Tuesday, November 29, 2011


Tonight at Deeper I decided to spend some time reading my Bible. Regardless of what is going on in the service, Deeper has really become more of a time that I set aside to spend time with God in whatever way I feel like that night (worship, prayer, Bible reading, journaling, etc.). I decided to start with the book of Matthew since I've recently seen Godspell, a musical loosely based on the Gospel of Matthew.

As I read, different things stood out to me. I enjoyed just reading through, pausing to reflect on certain passages. And then I got to chapter 9. My Bible is New Living Translation, and here's what Mt 9:19-22 says: "As Jesus and the disciples were going to the official's home, a woman who had had a hemorrhage for twelve years came up behind him. She touched the fringe of his robe, for she thought, 'If I can just touch his robe, I will be healed.' Jesus turned around and said to her, 'Daughter, be encouraged! Your faith has made you well.' And the woman was healed at that moment." I've certainly heard this story before. But the word "daughter" caught my eye, and I wanted to see how this story was told in other gospels.

Luke  8:43-48 is the other telling of this story. This account gives more details. It says, "And there was a woman in the crows who had had a hemorrhage for twelve years. She had spent everything she had on doctors and still could find no cure. She came up behind Jesus and touched the fringe of his robe. Immediately, the bleeding stopped. 'Who touched me?' Jesus asked. Everyone denied it, and Peter said, 'Master, this whole crowd is pressing up against you.' But Jesus told him, 'No, someone deliberately touched me, for I felt healing power go out from me.' When the woman realized that Jesus knew, she began to tremble and fell to her knees before him. The whole crowd heard her explain why she had touched him and that she had been immediately healed. 'Daughter,' he said to her, 'your faith has made you well. Go in peace.'"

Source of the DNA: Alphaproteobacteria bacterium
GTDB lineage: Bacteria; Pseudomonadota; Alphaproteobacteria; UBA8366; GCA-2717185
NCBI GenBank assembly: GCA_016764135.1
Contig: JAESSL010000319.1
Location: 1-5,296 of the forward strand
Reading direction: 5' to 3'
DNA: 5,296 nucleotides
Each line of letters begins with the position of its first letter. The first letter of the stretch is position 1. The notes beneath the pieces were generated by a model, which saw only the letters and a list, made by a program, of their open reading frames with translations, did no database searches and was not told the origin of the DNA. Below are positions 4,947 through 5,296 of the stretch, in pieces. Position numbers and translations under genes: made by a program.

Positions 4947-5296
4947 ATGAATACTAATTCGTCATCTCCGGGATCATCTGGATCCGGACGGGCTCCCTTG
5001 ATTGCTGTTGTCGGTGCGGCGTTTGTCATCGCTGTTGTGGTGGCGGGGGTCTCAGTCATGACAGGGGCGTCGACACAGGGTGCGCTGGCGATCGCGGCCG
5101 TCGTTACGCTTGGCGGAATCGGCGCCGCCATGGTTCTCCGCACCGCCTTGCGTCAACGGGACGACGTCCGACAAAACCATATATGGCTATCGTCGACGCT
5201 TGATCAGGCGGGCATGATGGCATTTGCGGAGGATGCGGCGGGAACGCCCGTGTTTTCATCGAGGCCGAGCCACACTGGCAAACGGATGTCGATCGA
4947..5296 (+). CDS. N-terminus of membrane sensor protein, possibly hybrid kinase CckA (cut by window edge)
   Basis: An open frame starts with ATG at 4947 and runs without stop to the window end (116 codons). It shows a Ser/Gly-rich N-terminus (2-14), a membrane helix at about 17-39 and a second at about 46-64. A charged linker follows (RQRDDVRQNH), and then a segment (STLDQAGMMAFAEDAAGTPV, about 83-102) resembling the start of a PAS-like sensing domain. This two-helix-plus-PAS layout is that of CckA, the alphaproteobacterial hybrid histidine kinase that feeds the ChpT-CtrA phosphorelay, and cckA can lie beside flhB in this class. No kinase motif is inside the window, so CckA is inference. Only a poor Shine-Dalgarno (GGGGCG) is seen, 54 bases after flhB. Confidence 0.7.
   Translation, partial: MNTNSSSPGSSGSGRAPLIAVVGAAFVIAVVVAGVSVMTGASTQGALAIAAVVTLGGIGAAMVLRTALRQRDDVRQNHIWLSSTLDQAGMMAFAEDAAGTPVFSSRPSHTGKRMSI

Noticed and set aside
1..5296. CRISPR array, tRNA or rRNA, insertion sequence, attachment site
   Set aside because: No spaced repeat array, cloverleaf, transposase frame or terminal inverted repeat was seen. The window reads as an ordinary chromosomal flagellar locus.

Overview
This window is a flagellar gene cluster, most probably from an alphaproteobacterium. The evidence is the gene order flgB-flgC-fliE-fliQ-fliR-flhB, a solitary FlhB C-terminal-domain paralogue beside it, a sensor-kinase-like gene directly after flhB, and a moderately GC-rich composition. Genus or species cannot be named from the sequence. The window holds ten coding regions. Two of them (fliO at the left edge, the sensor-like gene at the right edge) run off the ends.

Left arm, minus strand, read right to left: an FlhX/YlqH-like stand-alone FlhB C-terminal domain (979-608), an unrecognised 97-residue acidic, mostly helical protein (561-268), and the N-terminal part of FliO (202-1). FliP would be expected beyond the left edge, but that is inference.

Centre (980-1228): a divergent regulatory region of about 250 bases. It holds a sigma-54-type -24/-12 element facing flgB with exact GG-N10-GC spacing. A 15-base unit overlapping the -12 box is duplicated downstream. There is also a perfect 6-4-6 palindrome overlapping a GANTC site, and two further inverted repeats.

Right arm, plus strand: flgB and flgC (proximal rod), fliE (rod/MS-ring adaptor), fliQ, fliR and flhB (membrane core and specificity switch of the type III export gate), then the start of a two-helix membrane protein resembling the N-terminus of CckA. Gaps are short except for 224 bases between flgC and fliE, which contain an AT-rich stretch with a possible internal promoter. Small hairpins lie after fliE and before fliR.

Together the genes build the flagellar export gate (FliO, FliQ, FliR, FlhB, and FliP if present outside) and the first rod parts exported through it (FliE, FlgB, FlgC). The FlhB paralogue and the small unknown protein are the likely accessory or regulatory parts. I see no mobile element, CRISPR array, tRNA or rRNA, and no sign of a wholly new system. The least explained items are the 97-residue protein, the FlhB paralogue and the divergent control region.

This woman is desperate. She has done everything she can to get well, spent everything she had trying to find a cure. She knows Jesus is the answer, that he has the power to end her pain. But she doesn't do what most of the other people Jesus healed did. They went up to Jesus and asked him to heal them. She crept up behind him. If she was anything like me, maybe she felt like she didn't want to bother Jesus. He was obviously a very important man, and he was on his way somewhere to do something important. Maybe she didn't want to bother him, but she was desperate. So she sort of got her miracle on the sly. Except Jesus knew right away that something was up. And again, I think the woman reacted like I would; she was afraid of Jesus' reaction. I bet she was afraid Jesus would say, "Who do you think you are? You don't even have the courage to ask me to heal you? And now you're holding up this entire group when we're on our way to do something important!" Plus, she went through the embarrassment of telling everyone what was wrong with her!

I think the woman was probably stunned at Jesus' reaction. He did not condemn her. He did not yell at her or belittle her. He called her daughter. He commended her faith. And he told her to go in peace.